Valparaiso (Valpo for short) is hilly, colourful, artsy, bohemian and above all interesting. It has a rich history, having been the wealthiest port in South America as a result of being the stop off point for Europeans on their way to seek their fortune in the Californian gold rush. This history is reflected in the architecture, culture and diversity within the city.
Valpo is a port city made up of 45 hills, each packed with colourful buildings of all shapes and sizes, many clad in brightly painted corrugated iron from the shipyards, some precariously positioned overhanging sheer drops on crumbling cliff faces. The hills are navigated by either steep pathways or funiculars - which can only be described as wooden beach huts on train tracks pulled up and down perilously steep hills by wires. As soon as we caught site of the city we were drawn in and immediately wanted to explore it.
We wouldn't ordinarily talk about where we stayed, but La Maison du Filou was really something. Our french host Fabian was eccentric and welcoming, he basically rents the spare rooms in his bijou house out to what he calls "passengers" and makes a fantastic breakfast in the morning. Take that Cameron, a very French solution to the bedroom tax! The location of our hostel was perfect and we were easily able to to explore the main two hills, Cerro Conception and Cerro Alegre, from it.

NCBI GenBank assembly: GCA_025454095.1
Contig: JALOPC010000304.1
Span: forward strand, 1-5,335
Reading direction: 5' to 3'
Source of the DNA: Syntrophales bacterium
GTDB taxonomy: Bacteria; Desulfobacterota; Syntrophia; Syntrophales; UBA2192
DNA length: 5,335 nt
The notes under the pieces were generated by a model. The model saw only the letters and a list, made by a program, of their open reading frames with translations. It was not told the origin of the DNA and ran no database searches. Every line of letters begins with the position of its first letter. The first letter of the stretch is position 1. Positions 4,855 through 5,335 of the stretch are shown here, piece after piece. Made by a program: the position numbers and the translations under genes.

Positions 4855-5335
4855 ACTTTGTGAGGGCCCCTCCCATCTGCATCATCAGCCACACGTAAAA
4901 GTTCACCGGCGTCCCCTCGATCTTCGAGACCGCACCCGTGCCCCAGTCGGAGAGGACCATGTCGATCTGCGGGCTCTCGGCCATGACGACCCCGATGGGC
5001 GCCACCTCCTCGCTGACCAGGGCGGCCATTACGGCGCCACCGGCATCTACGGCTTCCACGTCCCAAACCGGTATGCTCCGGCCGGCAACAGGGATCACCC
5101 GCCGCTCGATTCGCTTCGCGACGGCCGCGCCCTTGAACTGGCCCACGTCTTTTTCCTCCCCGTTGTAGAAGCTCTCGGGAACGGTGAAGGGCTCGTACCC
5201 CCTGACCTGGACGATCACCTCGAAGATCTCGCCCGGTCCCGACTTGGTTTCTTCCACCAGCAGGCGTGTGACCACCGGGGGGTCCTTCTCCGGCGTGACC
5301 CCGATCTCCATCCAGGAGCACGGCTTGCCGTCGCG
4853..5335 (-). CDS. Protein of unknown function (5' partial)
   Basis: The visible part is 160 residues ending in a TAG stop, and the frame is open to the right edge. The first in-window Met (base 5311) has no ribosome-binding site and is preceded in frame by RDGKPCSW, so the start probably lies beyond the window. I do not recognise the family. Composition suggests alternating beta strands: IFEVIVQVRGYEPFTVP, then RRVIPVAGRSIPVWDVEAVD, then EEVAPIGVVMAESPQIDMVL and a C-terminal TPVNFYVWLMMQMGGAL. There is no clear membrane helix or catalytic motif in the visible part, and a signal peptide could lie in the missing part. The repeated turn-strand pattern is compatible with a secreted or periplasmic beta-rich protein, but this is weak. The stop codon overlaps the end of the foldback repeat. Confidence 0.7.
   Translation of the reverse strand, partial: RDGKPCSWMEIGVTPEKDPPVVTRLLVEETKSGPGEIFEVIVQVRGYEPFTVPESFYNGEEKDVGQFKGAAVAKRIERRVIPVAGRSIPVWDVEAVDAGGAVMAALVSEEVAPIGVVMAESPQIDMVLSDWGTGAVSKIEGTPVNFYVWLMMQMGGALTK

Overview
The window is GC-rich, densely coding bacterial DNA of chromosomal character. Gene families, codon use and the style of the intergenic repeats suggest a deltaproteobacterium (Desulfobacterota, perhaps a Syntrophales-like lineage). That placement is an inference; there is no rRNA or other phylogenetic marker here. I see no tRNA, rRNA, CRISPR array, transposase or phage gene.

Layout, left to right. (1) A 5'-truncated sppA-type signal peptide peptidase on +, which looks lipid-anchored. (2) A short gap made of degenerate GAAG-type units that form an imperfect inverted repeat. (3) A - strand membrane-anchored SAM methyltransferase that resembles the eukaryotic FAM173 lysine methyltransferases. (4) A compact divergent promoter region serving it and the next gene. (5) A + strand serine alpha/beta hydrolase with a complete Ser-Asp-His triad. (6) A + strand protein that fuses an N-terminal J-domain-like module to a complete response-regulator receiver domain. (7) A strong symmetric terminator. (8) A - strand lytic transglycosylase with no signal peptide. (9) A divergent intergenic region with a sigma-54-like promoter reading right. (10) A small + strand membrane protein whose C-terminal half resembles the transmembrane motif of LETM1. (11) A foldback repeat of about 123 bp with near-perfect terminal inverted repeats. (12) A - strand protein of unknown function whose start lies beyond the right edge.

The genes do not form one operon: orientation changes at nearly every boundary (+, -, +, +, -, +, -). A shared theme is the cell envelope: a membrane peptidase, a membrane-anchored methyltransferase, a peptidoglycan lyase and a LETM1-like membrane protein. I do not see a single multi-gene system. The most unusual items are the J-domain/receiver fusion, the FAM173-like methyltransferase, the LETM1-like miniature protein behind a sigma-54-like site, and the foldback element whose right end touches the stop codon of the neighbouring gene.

Despite street art being illegal, it's everywhere. On every building, pavement, step and post you are treated to a colourful and imaginatively curated expression of diversity. Walking around Valpo is like exploring a huge, free, open air art gallery. Some of the most famous pieces were painted over stages, interrupted by brief incarcerations as a result of the artists being caught in the act. This caution to the wind attitude of the Porteńos (native Valpo's) might be as a result of the city being on a major fault line where large earthquakes regularly threaten to decimate the lives they have built. In fact, whilst we were there there a tremor large enough to be felt across central Chile happened. However, being a couple of glasses of wine down, we didn't actually know until we were made aware a couple of days later.
Being a port, fresh fish is a major part of a Porteńos diet, with perhaps the most famous dish being ceviche - cubes of raw fish cured in a lime juice marinade and mixed with spices and fresh herbs. We tried this on our last day and were blown away by the flavour and the freshness - we wish we'd had it everyday! Another must try in Chile is Pisco - a brandy-like spirit most commonly enjoyed in a cocktail called a Pisco Sours. Refreshing and lemony this is a real easy drinker, but tread with caution as Sarah was feeling a bit squiffy after only one.
You might notice we've not mentioned Santiago where we spent our first few days in Chile, we had a couple of bad experiences (largely of our own doing), which we may talk about in later posts and the only thing we really managed to enjoy whilst we were there was climbing up Cerro Santa Lucia to see the panoramic views of the city. Despite this, Chile so far has been a great experience, in the main-part thanks to the amazing time we have had in Valpo.